The second and third deals, the transfer of 6,600 TOW (tube-launched, optically tracked, wire-guided) 2B missiles and 180 M109 Paladin howitzer systems to Saudi Arabia, are concerning because they could worsen on-the-ground fighting. The Saudi government has bought thousands of TOW munitions in recent years, redistributing some to proxy forces in the region’s civil conflicts. While many have been sent to favored anti-Assad combatants in Syria, Asharq Al-Awsat reported in November 2015 that the Saudi-led coalition had passed TOW missiles along to forces fighting Houthi rebels in Taiz, where civilians are caught up in the war’s worst frontline.

Additionally, though the $1.31 billion howitzer system notification states that the weapons are for Saudi border defense, the coalition has also used howitzers inside Yemen. In September 2016, the Washington Post reported allegations that Saudi-supported forces used howitzers to launch white phosphorus rounds at Houthi militias near Sana’a. There are also reports that coalition-backed forces are using howitzers in an ongoing campaign on Yemen’s west coast that ultimately seeks to recapture Hudaydah port, an operation that the international humanitarian community has warned against for months for its inevitably catastrophic impact on the civilian population.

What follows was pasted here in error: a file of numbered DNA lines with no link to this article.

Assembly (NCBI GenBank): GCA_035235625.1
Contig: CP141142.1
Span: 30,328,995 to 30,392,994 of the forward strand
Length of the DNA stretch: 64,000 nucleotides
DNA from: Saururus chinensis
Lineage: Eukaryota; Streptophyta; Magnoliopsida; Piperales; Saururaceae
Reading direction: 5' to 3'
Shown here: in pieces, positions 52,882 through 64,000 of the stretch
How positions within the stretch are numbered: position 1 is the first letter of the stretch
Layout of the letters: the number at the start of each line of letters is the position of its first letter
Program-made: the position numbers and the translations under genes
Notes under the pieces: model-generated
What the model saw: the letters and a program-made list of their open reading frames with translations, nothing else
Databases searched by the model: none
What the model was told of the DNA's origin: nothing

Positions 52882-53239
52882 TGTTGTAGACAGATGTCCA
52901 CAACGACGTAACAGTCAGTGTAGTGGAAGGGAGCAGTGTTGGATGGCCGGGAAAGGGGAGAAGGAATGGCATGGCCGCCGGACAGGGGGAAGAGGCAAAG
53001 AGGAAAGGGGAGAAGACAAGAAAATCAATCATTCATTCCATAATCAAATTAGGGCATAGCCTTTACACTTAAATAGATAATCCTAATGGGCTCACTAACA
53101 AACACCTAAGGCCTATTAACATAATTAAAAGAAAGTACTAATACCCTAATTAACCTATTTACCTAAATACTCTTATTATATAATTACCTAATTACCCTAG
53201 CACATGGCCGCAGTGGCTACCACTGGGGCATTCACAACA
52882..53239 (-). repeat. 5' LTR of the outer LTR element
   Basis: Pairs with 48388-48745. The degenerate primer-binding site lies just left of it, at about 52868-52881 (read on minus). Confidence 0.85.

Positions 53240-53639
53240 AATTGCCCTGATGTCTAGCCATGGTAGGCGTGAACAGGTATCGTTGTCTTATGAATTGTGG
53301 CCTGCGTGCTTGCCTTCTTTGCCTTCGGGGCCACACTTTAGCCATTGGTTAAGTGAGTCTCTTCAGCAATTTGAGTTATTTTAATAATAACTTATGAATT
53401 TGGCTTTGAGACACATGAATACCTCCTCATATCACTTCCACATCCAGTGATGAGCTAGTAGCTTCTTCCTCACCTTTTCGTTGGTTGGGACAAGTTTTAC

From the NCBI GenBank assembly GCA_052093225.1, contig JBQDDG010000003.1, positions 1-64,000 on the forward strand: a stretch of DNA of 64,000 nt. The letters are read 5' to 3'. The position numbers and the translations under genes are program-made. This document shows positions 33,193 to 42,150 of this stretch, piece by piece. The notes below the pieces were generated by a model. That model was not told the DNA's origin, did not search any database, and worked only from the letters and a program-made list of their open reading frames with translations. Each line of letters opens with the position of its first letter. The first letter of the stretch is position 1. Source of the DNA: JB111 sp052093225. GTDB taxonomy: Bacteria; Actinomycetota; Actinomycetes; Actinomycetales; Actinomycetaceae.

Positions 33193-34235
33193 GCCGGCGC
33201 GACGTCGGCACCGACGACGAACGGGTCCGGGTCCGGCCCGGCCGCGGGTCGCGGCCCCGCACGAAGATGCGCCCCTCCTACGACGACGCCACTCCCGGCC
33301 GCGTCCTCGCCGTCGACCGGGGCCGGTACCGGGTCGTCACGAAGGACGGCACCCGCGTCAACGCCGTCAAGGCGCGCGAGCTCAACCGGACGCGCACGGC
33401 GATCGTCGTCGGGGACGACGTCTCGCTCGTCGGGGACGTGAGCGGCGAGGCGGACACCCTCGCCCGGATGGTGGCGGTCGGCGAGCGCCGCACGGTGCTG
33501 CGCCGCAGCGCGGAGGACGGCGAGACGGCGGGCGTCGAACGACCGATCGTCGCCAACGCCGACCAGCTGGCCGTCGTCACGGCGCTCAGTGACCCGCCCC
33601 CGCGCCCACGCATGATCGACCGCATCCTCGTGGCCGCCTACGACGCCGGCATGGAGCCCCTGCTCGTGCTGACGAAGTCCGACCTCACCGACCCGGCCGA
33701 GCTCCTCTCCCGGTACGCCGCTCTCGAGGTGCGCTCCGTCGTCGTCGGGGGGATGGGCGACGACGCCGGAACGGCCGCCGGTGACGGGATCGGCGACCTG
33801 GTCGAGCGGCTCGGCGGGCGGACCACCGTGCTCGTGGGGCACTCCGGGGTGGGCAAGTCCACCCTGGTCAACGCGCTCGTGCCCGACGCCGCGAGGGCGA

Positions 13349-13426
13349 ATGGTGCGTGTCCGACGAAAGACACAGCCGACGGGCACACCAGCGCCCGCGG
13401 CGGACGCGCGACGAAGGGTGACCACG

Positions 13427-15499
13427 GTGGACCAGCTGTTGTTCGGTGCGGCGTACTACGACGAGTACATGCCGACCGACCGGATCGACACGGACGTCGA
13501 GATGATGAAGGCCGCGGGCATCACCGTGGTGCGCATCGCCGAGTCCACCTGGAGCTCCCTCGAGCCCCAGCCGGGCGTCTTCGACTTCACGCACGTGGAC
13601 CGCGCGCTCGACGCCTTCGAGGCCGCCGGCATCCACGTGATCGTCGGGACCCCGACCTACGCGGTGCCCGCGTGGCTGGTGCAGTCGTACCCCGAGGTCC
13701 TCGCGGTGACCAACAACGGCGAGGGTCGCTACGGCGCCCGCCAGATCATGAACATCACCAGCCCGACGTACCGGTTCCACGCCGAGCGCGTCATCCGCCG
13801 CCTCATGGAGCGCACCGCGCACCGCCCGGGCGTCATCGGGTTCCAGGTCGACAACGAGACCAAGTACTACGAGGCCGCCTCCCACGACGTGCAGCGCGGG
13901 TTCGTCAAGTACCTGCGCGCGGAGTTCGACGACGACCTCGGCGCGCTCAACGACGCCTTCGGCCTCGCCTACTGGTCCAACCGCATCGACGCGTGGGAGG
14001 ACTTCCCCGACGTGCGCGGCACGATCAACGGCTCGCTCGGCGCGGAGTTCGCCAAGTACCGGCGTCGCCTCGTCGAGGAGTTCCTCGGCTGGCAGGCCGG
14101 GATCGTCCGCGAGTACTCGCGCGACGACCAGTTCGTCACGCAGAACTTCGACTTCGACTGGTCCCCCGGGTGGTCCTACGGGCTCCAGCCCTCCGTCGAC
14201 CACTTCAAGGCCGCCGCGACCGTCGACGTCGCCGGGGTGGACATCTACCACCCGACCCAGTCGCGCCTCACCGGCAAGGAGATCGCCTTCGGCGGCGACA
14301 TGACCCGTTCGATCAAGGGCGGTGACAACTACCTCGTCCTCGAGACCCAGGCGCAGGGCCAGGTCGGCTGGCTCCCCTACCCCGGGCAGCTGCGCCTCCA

Congress shouldn’t normalize weapons transfers to the Saudi government while the intervention continues. Last June, 47 Senators voted against transferring precision-guided munitions (PGM) kits to the Saudi government because of its attacks on civilians. The administration has to hope that Congress will not move against a future precision-guided munition sale, like the multi-billion dollar deal that is reportedly in the works now.

The rationale for blocking another PGM sale remains. Though last June’s transfer proceeded because of Saudi government promises to improve targeting practices with US help, Security Council experts recently concluded that any precautionary measures instituted by the coalition have proven “largely inadequate or ineffective” in light of ongoing civilian casualties. In reviewing civilian sites struck with US-supplied munitions, council experts concluded that their ongoing use “is a strong indicator that the intended targets were those affected by the air strikes.”